All stakeholders were taken by surprise, including competing telecom companies (telcos), the majority of analysts, and even internal government forecasts of 5G auction revenue.
Reliance Jio upset everyone's calculations by shelling out a hefty Rs 40,000 crore to purchase 10 MHz of spectrum in the 700 MHz band, which is widely regarded as a crucial band for effective 5G service coverage. They also purchased the standard 3.5 GHz band and the ultra-high speed and low-latency millimeter. band of the 26 GHz band.
What therefore drove Jio to spend nearly 45% of its entire budget on the 700 MHz band in this auction, significantly more than what it was able to scrape together for the 3.5 GHz band?
especially considering that competitors Bharti Airtel and Vodafone Idea avoided this band?
Reliance Industries, a division of which Jio is, has the funds to splurge and hold spectrum, resources that rivals might not have, as several experts noted.
Reliance had cash on hand and a surplus of Rs 464,762 crore in FY22, compared to Bharti, the parent company of Airtel, who had Rs 64,000 crore.
However, different tactics also contribute to the rationale for these disparate expenditures.
Few telecoms worldwide have established standalone (SA) independent 5G networks, but Jio is anticipated to do so.
This indicates that a 5G platform will be used to run the radios, which enable the wireless interface, and the core (or 5GC, which governs the network).
Jio's competitors, on the other hand, are choosing a hybrid approach known as non-standalone (NSA) 5G, which will keep using and sharing the 4G cor
They can also rely on their current spectrum to provide adequate coverage.
So unless they too go up to SA, they do not need spectrum in the 700 MHz range.
However, this approach limits their ability to profit from their efforts by creating consumer use cases.
For instance, SA makes it possible for opportunities like drone applications, robotics, autonomous vehicles, machine-to-machine communications, and remote surgery, to mention a few.
The reason for this is that SA networks have ultra-low latency, which is the time it takes for a data transfer to start after an instruction to do so.
Beyond only providing applications based on speed, the use cases being created on SA networks might be a major source of money for telcos.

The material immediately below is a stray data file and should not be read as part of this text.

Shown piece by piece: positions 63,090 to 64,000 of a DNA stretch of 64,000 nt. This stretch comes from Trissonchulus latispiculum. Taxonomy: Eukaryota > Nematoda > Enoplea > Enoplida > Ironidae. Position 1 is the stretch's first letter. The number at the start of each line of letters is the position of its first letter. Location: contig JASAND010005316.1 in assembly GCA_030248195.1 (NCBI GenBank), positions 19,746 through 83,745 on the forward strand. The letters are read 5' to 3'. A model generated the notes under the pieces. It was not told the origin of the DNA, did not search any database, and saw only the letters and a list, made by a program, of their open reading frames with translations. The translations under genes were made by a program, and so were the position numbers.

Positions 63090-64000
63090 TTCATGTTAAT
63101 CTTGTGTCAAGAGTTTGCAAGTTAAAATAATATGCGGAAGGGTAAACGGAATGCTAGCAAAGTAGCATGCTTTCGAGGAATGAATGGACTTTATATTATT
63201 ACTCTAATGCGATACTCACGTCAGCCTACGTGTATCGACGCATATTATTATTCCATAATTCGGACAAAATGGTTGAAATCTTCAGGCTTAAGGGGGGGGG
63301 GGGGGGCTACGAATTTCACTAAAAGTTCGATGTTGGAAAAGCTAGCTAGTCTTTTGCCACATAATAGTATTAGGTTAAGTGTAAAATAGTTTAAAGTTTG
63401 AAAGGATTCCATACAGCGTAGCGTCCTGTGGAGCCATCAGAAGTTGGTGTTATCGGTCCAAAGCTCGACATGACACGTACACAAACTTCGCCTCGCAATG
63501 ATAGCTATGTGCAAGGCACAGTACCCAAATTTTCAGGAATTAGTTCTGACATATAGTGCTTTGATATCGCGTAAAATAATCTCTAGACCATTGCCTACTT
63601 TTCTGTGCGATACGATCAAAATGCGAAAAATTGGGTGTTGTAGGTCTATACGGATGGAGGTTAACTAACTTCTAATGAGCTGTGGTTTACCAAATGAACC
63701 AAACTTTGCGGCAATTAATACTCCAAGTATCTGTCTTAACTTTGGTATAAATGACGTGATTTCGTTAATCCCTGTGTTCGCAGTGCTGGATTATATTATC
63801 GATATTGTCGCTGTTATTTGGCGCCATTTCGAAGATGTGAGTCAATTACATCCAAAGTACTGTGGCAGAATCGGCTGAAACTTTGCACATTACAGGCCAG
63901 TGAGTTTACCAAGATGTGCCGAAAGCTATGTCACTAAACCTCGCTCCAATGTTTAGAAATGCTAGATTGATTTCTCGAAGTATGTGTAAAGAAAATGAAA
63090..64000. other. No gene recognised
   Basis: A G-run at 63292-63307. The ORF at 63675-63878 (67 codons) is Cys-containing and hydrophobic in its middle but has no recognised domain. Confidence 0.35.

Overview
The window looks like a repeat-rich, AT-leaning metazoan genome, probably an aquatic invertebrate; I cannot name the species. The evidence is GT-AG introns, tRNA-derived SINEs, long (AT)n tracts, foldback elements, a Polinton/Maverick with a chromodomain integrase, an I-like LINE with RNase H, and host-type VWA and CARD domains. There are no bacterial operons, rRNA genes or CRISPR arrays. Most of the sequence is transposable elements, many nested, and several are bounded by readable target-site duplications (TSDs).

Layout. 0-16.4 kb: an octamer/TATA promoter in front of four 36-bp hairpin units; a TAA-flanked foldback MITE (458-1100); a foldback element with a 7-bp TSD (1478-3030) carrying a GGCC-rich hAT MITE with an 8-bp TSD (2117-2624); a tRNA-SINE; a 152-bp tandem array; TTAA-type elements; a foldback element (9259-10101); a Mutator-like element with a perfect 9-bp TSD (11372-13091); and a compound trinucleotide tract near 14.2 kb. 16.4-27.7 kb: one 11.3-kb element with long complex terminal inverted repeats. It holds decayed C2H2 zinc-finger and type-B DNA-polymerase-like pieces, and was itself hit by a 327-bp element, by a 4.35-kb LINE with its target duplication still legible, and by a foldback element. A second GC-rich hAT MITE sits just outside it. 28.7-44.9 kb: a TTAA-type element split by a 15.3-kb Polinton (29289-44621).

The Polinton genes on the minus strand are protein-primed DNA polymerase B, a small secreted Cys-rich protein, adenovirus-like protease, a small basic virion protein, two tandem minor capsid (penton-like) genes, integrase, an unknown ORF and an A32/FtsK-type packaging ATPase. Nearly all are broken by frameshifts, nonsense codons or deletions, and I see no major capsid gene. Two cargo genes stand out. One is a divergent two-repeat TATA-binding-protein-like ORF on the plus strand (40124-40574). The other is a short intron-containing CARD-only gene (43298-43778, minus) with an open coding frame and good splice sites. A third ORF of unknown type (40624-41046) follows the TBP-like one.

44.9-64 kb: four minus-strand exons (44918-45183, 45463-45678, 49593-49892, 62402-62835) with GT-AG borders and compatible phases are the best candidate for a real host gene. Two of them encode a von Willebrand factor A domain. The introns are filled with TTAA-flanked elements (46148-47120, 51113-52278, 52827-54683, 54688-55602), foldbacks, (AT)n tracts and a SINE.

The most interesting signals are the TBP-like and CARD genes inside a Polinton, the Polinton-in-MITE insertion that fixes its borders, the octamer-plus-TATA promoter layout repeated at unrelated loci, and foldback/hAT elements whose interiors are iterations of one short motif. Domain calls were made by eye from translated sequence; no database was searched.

However, operating a standalone SA 5G network requires support from a low spectrum band (below 1 GHz), and in this case, 700 MHz is regarded as the ideal frequency for 5G internationally (see table).
It will assist give nationwide coverage, particularly in isolated villages, as Communications Minister Ashwini Vaishnaw noted, and it will also hasten the rollout of 5G services.
Reliance Jio's options, according to telecom suppliers, were similarly restricted. The company has 328 MHz of spectrum in the low band of 850 MHz, but the majority of it is used to power 4G service, and the 600 MHz band currently lacks an ecosystem.
Thus, 700 MHz took up that area.
Jio's strategy differs significantly from those of its competitors in other ways as well.
Totoutilized builds end-to-end 5G use cases, including developing the hardware, it is investing in or purchasing start-ups.
Jio, for example, purchased 87.3% of start-up Asteria Aerospace in order to advance developing drone technology, for which the government just announced a Production Linked Incentive scheme. This will more than double Asteria Aerospace's annual manufacturing capacity.
The Indian market will grow from its present size of $200 million to $1 billion in the next two years, according to Neel Mehta, co-founder of Asteria.
Drones with 5G connectivity can be utilized for logistics in addition to locating telecom towers and gas pipelines.
Another area of focus for Jio is use cases based on immersive technologies.
To achieve this, it has acquired a controlling stake in the start-up Tesseract Imaging, which is now known as Jio Tesseract, and creates AR/VR headsets and other immersive media.
The telco has also invested in Two Platforms Inc., a start-up based in the US that has developed an artificial reality platform that enables AI voice and video chats as well as lifelike games.
Additionally, Jio Platforms Ltd. includes Meta, formerly Facebook, as a partner and a significant shareholder.
Is Jio too much ahead of its time, though, given that the market for these use cases hasn't even grown on a worldwide scale?
When compared to the tactics of a significant rival, Airtel, this question takes on new significance.
"Spectrum acquisition in the recent auction has been part of a planned strategy to buy the greatest spectrum assets at a substantially reduced relative cost compared to, To competition the To competition," CEO Gopal Vittal said.
In order to acquire the 100 MHz in 3.5 GHz (Airtel purchased 800 MHz in the millimeter) across all circles and the 130 MHz in select circles that Jio had purchased, Airtel engaged in a head-to-head competition with Jio.
Additionally, Airtel only paid 50% of what Jio did for its spectrum.
"Airtel can always buy 700 MHz in future auctions as 15 MHz is unsold, especially when it goes to SA," a senior executive of a telecom vendor business noted. Why then do you spend money now?
In addition, according to UBS, the 5G market in India would only have 50 million users in 2024 but might reach 250 million by 2027.
The strategy of cash-strapped Vodafone India also appears to have been determined by this pessimistic forecast for the near future.
Although the telco has tested 20 use cases for the 5G trials, according to non-executive chairman Ravinder Takkar in an interview with Business Standard, they are still "up in the air."
The big question is still whether Reliance Jio can alter the 5G game's rules in the same way that it did with 4G services.